Cover of Controlling Radiated Emissions by Design, 2nd ed.

Controlling Radiated Emissions by Design, 2nd ed.

Michel Mardiguian

(2000) 352 pages

In all possible industrial, military and household/personal applications, the number of digital devices operating with data rates of hundreds of Megabits, using processor chips with Gigahertz clocks, has increased astronomically. At the same time, a myriad of popular RF receivers like portable telephones, laptop PCs with integrated wireless modems, wireless Internet, and other electronic devices, are becoming ubiquitous, such that the number of sensitive, licit receivers operating within a square kilometer of an urban area can be counted in tens of thousands. In the crowded space that they share, the conjunction of both events is increasing the number of potential interference situations, especially in the upper VHF and UHF regions where spurious radiations are most difficult to contain. There is, in addition, a growing, although controversial, concern about the possible health hazard caused by long exposure to near fields of low power radio transmitters. All these aspects result in a continuous effort for lowering RF radiations.

This new edition of Controlling Radiated Emissions by Design retains the step-by-step approach for incorporating EMC into every new design, from the ground up. Quite different from other classical EMC books, it approaches the problem from a development engineer's viewpoint, starting with the selection of quieter IC technologies, their implementation into a noise-free printed circuit layout, and the gathering of all these into a low radiation packaging, including I/O filtering, connectors and cables considerations.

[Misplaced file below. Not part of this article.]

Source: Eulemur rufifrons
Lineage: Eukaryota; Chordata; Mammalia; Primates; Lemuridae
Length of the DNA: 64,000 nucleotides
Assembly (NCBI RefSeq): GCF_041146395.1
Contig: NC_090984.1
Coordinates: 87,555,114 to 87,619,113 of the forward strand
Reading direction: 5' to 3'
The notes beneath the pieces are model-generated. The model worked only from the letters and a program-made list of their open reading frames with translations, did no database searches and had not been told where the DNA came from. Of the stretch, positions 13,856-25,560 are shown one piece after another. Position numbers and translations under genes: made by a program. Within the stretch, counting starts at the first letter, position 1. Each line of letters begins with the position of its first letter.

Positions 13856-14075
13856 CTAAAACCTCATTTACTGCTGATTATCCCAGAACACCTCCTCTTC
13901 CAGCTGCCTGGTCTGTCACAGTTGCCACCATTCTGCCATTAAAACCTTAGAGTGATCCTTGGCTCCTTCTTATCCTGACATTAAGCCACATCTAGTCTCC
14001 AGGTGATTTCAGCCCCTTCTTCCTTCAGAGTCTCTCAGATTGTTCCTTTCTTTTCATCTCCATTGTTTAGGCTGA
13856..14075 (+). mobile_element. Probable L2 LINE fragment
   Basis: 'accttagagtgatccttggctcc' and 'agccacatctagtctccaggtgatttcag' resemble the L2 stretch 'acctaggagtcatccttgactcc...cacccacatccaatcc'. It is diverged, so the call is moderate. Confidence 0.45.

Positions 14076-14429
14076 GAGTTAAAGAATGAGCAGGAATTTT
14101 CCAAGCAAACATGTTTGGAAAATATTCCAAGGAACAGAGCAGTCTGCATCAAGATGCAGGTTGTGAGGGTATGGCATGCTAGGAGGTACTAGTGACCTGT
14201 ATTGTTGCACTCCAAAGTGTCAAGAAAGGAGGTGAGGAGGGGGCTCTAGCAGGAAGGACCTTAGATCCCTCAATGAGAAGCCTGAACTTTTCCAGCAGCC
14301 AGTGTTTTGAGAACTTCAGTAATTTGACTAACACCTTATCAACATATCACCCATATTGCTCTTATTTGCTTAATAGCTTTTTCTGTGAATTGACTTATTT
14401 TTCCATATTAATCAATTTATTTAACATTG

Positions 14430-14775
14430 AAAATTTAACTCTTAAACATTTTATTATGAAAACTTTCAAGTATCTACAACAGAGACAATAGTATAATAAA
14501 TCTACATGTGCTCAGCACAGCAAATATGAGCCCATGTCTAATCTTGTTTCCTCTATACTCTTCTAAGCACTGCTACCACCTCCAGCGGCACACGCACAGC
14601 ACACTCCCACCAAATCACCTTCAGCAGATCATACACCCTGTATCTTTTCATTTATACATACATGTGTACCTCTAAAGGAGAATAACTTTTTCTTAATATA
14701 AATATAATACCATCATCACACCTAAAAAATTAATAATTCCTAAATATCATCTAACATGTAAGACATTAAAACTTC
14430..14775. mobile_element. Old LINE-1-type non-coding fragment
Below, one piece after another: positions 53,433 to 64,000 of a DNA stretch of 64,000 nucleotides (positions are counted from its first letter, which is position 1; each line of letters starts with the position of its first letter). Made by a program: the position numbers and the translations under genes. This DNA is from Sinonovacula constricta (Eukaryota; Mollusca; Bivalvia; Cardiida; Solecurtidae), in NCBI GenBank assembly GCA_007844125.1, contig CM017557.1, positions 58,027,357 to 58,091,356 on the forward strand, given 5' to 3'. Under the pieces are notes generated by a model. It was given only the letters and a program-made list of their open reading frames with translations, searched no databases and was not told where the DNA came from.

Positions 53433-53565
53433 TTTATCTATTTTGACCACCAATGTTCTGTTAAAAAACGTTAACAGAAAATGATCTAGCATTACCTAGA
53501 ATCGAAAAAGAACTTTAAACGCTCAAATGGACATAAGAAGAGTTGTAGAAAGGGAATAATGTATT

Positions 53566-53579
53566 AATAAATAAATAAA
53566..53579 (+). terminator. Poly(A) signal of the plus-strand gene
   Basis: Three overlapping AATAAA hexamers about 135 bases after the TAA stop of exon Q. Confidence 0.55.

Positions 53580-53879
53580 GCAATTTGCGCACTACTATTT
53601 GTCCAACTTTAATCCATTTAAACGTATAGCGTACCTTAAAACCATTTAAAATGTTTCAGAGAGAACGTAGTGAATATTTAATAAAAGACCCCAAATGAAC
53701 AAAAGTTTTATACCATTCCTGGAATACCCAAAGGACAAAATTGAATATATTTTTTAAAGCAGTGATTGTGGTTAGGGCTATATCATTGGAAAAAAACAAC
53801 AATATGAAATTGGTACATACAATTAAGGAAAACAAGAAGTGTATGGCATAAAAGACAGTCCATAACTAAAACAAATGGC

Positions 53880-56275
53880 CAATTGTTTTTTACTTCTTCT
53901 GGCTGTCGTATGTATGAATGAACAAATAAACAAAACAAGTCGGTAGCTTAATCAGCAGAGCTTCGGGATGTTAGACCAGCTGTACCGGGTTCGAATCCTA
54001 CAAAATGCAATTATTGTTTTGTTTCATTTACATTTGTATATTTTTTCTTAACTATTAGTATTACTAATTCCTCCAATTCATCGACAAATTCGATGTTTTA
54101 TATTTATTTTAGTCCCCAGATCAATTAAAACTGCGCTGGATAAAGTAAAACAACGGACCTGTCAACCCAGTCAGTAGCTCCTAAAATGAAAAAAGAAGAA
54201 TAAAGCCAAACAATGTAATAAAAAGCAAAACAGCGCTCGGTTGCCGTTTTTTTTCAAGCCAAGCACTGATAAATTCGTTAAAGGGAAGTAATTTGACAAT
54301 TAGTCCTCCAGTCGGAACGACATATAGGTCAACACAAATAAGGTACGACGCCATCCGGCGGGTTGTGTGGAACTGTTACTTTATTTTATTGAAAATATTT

Equally far from a cookbook of recipes, all guidelines are supported by thorough, but relatively easy and comprehensive calculated examples, allowing a quantitative design, instead of purely qualitative. New to this edition is material on surface mount techniques, IC's ground-bounce, random-versus-periodic frequency spectra and recent progress in low cost ferrite and filter components. Also included is detailed information on radiation from high-speed chips (e.g. Pentium > 200 MHz) and the efforts by some manufacturers to reduce it. The book has numerous tables, all of which have been updated to reflect the latest changes in the field, including a brief overview of the U.S. and worldwide emission tests.

Controlling Radiated Emissions by Design is an invaluable tool for helping design engineers, EMC specialists and technicians develop more efficient and economical control of emissions.


Foreword. Preface. 1. Generalities on Radiated Interference. 2. Electric and Magnetic Fields from Simple Circuit Shapes. 3. Fields Radiated by Nonsinusoidal Sources. 4. General Strategy for Designing a Low-Radiation Product. 5. Controlling Radiated Emissions at Chip /Integrated Circuit Level. 6. Printed Circuit Board Design. 7. Emission Control in Mother Boards and Backplanes. 8. Controlling Radiated Field from SwitchMode PowerSupplies. 9. Reducing Radiated EMI via Internal Cabling and Packaging. 10. Box Shielding. 11. Controlling Radiation from External Cables. 12. Principal Radiated Emission Specifications & Test Methods. 13. Troubleshooting Radiated EMI Problems. Appendices. References. Index.